Before all of this, I had spent the past 7+ years as a stay-at-home mom raising 4 small kids. So for the first time in a LOT of years, I felt like I had something for me again. It reignited my spirit and I’m ever so grateful that I chose to take the leap of faith!
Now that you know a little about me, let’s jump into the steps you can take to start your own E-design business.
This post contains affiliate links. Purchasing through these links may give me a small commission at no extra cost to you! Thank you for supporting Haute House Love.
Before we get started I feel that it is incredibly important to state that I did NOT go to school for Interior Design. Therefore I can not officially or ethically call myself an Interior Designer. Luckily, there are a wealth of alternative words and phrases that can be used to describe this profession. If you are in the same boat I would strongly encourage you to choose a title such as Interior Decorator, Interior Stylist or Home Consultant to avoid any conflict or gray area.
Steps to Getting Started:
- Services – Before starting to take on clients one of the very first things to be determined is the type of services that you will offer. These can range greatly and may highlight different areas of expertise. Once the services are determined it is important to define each service and list out what each one includes. I started out with three services and later added a fourth. If you need further inspiration you can see my list of services and how I define them HERE.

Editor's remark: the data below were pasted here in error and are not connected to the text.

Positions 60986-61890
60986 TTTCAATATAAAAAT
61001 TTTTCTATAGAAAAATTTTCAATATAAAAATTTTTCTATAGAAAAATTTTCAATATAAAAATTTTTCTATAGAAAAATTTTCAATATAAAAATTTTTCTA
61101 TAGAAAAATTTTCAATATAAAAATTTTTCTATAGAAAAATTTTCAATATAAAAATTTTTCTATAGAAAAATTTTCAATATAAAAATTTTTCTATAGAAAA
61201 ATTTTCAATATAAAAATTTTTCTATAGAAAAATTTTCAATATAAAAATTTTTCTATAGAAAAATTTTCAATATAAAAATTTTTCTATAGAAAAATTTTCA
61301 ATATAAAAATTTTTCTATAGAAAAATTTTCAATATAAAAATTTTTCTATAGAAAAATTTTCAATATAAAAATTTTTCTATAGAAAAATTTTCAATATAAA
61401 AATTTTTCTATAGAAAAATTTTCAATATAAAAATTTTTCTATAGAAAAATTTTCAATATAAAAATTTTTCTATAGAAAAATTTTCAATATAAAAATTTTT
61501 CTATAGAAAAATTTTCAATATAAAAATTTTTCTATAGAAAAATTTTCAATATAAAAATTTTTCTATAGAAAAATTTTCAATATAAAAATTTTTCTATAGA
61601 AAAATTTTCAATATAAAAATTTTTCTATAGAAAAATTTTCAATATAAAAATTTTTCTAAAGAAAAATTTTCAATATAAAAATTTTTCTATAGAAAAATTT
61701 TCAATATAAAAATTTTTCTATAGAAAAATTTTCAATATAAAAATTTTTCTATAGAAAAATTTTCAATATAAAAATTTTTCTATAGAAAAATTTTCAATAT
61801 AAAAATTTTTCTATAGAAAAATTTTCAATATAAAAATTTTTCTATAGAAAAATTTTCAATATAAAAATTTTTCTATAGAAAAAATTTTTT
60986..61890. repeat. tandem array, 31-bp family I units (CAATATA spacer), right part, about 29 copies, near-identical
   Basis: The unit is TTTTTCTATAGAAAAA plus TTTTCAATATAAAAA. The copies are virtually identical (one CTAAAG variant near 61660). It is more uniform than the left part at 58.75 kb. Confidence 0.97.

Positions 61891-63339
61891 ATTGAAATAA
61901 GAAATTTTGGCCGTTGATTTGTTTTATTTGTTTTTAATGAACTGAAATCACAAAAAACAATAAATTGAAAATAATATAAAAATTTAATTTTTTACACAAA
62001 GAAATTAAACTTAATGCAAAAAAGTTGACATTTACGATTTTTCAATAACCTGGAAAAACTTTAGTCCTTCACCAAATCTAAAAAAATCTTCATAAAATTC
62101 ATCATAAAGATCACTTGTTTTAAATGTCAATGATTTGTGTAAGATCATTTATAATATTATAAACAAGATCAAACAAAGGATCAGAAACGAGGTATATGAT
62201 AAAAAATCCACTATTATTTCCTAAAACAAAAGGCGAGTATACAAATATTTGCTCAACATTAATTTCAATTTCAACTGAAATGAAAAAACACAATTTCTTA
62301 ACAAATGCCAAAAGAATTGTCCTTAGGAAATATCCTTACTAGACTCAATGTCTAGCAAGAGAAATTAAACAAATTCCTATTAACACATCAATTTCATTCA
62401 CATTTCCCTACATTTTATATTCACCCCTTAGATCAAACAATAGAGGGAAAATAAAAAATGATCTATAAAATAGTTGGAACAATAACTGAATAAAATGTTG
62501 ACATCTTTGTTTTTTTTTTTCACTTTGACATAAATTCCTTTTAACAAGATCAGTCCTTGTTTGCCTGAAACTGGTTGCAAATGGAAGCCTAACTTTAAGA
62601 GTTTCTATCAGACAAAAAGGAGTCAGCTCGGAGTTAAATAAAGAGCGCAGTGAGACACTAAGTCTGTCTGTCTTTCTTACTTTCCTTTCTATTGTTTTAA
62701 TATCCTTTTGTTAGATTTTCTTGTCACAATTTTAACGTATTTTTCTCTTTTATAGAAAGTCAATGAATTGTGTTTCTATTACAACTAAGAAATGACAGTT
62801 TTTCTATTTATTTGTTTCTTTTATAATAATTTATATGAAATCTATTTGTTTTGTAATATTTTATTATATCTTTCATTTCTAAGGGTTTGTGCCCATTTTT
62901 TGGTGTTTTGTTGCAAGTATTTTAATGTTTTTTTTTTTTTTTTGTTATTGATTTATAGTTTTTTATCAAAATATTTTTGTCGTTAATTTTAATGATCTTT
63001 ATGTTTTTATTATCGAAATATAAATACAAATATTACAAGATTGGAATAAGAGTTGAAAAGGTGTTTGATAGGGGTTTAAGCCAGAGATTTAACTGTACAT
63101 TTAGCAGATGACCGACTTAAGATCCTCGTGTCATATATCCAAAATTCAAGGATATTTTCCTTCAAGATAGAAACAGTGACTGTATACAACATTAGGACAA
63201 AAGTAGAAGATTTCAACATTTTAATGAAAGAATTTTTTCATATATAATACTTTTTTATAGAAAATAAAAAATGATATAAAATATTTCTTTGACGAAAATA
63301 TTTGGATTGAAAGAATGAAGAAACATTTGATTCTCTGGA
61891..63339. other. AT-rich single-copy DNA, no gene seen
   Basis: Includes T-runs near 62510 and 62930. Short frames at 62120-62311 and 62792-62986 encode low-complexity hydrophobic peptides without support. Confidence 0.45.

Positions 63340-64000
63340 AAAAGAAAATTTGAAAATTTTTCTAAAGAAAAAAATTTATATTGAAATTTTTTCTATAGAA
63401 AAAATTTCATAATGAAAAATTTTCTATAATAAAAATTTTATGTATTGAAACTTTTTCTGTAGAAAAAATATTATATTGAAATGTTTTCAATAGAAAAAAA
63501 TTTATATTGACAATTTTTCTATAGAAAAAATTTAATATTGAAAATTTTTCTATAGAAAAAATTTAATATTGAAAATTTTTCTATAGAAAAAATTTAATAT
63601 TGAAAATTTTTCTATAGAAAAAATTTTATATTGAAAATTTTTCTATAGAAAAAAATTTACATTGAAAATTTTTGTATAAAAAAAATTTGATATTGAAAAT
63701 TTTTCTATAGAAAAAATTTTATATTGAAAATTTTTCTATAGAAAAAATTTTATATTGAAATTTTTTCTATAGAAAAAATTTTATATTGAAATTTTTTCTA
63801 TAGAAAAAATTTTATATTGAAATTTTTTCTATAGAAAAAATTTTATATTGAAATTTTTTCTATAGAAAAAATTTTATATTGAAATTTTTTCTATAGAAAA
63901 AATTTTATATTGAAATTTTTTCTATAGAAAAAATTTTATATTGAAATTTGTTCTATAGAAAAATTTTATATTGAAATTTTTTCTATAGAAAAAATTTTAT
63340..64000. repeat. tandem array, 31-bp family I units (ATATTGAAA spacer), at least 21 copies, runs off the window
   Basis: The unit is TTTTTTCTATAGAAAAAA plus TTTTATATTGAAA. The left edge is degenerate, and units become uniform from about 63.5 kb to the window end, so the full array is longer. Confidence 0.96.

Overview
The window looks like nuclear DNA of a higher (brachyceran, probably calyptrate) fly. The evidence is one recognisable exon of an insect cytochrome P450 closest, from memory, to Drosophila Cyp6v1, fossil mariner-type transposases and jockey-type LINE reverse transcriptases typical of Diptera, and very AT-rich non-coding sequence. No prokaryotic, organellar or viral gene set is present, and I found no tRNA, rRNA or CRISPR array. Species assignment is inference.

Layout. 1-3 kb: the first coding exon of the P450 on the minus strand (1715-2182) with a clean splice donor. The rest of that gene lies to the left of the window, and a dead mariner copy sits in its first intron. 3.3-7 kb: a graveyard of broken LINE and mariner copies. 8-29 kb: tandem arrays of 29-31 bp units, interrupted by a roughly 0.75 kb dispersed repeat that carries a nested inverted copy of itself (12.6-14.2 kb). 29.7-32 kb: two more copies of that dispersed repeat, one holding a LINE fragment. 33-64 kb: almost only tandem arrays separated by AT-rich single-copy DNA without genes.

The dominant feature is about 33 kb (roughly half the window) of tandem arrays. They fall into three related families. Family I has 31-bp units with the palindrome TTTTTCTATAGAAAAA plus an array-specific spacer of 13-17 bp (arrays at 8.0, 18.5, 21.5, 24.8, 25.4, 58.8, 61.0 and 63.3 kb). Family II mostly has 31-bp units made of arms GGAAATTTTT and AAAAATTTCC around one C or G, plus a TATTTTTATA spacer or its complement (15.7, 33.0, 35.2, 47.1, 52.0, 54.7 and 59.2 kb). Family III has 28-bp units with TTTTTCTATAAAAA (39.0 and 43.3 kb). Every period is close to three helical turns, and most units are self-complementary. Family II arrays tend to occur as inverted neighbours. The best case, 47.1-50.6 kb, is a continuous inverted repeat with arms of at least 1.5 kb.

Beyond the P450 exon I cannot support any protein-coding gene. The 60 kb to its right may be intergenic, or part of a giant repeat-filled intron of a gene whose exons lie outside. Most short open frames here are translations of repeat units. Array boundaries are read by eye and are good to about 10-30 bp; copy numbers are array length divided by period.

- Pricing – Determining pricing is by far the trickiest part of getting started. Whether you choose to charge an hourly rate or offer packages, there is a fine balance between being competitively priced among peers, not wanting to be too expensive for a newbie, and making sure your rates are worth the time you spend on a project. I spent a lot of time researching pricing in my area followed by asking a specific range of friends for their opinion on my pricing structure. Over time my service pricing has changed based on experience and demand so keep in mind that the prices you start out with are not the prices you need to keep forever. Small business is ever evolving and growing and your pricing structure should reflect that.